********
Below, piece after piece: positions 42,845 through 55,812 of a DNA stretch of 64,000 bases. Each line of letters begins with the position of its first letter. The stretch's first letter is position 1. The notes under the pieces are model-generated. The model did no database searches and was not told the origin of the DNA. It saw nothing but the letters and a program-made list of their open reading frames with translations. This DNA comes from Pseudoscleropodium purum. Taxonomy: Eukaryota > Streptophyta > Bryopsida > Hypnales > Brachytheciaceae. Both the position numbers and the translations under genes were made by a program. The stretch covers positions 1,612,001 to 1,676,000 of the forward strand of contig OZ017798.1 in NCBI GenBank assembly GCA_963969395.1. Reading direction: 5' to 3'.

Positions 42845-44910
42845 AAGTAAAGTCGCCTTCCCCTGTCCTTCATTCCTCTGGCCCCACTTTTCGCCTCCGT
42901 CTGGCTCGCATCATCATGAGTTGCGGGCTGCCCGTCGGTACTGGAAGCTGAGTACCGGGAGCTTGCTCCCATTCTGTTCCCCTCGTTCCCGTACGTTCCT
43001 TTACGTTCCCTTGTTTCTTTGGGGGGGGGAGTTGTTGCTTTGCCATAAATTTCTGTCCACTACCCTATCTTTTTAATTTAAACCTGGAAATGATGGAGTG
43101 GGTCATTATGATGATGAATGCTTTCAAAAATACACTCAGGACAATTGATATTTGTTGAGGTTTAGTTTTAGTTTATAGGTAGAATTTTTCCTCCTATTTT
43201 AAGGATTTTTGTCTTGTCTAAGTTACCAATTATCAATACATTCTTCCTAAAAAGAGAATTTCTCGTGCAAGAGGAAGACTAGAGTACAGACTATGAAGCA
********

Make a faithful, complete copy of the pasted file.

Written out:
Below, piece after piece: positions 42,845 through 55,812 of a DNA stretch of 64,000 bases. Each line of letters begins with the position of its first letter. The stretch's first letter is position 1. The notes under the pieces are model-generated. The model did no database searches and was not told the origin of the DNA. It saw nothing but the letters and a program-made list of their open reading frames with translations. This DNA comes from Pseudoscleropodium purum. Taxonomy: Eukaryota > Streptophyta > Bryopsida > Hypnales > Brachytheciaceae. Both the position numbers and the translations under genes were made by a program. The stretch covers positions 1,612,001 to 1,676,000 of the forward strand of contig OZ017798.1 in NCBI GenBank assembly GCA_963969395.1. Reading direction: 5' to 3'.

Positions 42845-44910
42845 AAGTAAAGTCGCCTTCCCCTGTCCTTCATTCCTCTGGCCCCACTTTTCGCCTCCGT
42901 CTGGCTCGCATCATCATGAGTTGCGGGCTGCCCGTCGGTACTGGAAGCTGAGTACCGGGAGCTTGCTCCCATTCTGTTCCCCTCGTTCCCGTACGTTCCT
43001 TTACGTTCCCTTGTTTCTTTGGGGGGGGGAGTTGTTGCTTTGCCATAAATTTCTGTCCACTACCCTATCTTTTTAATTTAAACCTGGAAATGATGGAGTG
43101 GGTCATTATGATGATGAATGCTTTCAAAAATACACTCAGGACAATTGATATTTGTTGAGGTTTAGTTTTAGTTTATAGGTAGAATTTTTCCTCCTATTTT
43201 AAGGATTTTTGTCTTGTCTAAGTTACCAATTATCAATACATTCTTCCTAAAAAGAGAATTTCTCGTGCAAGAGGAAGACTAGAGTACAGACTATGAAGCA